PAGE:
(Recasts lead, adds details and background)
WASHINGTON, March 10 The Obama administration on
Monday pulled back from possible changes to the popular Medicare
Part D prescription drug program, saying it would not finalize
proposals that have spawned fierce opposition from a broad
coalition of interests.
Marilyn Tavenner, administrator of the U.S. Centers for
Medicare and Medicaid Services (CMS), said in a letter to
members of Congress that her agency had decided not to move
forward at present. She said it would instead seek further input
from stakeholders with the prospect of revisiting changes "in
Lawmakers of both parties have joined insurers, drug makers,
pharmacy chains and consumer advocacy groups to express
misgivings about the proposals and warn that the changes could
limit choices for Part D's 36 million elderly and disabled
CMS officials have said the changes are necessary to head
off future cost increases.
Part D provides drug benefits through private insurers. In
January, the administration proposed altering the program by
removing three drug classes from "protected" status, broadening
pharmacy networks in some plans and limiting the choice of plans
in any given region.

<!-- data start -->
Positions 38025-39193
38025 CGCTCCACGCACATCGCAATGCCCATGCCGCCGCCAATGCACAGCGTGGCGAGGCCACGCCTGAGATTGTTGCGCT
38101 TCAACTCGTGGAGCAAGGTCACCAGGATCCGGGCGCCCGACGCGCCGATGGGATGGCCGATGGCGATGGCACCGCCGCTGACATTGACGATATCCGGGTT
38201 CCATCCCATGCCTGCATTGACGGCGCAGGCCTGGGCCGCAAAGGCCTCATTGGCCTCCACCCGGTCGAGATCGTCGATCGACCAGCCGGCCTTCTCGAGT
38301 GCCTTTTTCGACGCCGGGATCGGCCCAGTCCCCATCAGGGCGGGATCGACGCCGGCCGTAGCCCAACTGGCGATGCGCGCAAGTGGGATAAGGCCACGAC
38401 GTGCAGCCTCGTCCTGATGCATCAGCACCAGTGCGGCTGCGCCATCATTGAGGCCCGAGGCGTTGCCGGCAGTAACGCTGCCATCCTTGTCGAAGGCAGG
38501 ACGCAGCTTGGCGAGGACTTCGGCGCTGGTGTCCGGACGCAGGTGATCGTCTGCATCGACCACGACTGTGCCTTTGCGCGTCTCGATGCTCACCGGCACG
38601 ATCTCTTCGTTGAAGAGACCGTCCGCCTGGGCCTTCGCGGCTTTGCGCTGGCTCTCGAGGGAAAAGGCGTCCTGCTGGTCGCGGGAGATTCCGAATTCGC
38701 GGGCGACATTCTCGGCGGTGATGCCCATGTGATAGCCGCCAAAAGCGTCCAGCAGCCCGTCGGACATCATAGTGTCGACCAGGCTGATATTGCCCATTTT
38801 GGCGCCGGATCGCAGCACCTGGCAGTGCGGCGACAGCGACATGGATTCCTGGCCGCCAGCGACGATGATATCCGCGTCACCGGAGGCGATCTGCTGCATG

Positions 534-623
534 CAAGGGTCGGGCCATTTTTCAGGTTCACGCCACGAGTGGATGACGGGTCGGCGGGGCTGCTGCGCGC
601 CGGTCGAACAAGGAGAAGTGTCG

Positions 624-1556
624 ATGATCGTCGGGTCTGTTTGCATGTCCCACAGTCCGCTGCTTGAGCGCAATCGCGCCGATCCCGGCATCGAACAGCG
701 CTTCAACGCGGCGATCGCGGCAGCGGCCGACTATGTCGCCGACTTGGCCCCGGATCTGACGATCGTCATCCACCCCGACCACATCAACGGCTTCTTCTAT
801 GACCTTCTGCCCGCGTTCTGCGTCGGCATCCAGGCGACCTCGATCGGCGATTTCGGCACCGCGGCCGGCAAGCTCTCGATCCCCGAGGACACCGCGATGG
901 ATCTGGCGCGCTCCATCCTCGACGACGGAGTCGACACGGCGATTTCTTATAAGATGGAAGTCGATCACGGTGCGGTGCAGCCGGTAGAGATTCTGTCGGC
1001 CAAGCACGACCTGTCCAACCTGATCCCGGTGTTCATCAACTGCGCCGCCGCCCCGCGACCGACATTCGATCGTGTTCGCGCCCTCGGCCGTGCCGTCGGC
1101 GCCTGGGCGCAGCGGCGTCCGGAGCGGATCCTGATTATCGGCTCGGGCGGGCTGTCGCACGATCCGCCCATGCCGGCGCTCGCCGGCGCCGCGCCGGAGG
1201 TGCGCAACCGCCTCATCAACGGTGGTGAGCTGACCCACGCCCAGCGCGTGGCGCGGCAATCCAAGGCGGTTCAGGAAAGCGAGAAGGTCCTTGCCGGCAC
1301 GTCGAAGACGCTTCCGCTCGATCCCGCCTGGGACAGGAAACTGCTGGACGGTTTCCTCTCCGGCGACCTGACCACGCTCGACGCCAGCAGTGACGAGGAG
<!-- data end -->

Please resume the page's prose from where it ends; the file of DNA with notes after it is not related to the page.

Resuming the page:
Insurers are required to cover all drugs in a protected
The proposed changes had been expected to go into effect in
coming months and would also have affected drug coverage under
Medicare Advantage, which allows beneficiaries to obtain major
Medicare benefits through private insurers.
"Given the complexities of these issues and stakeholder
input, we do not plan to finalize these proposals at this
time. We will engage in further stakeholder input before
advancing some or all of the changes in these areas in future
years," Tavenner said in a letter sent on Monday to members of
the Senate and House of Representatives.
She said CMS would move forward with proposals designed to
combat fraud, promote transparency and ensure access to care in
(Reporting by David Morgan; Editing by Chizu Nomiyama and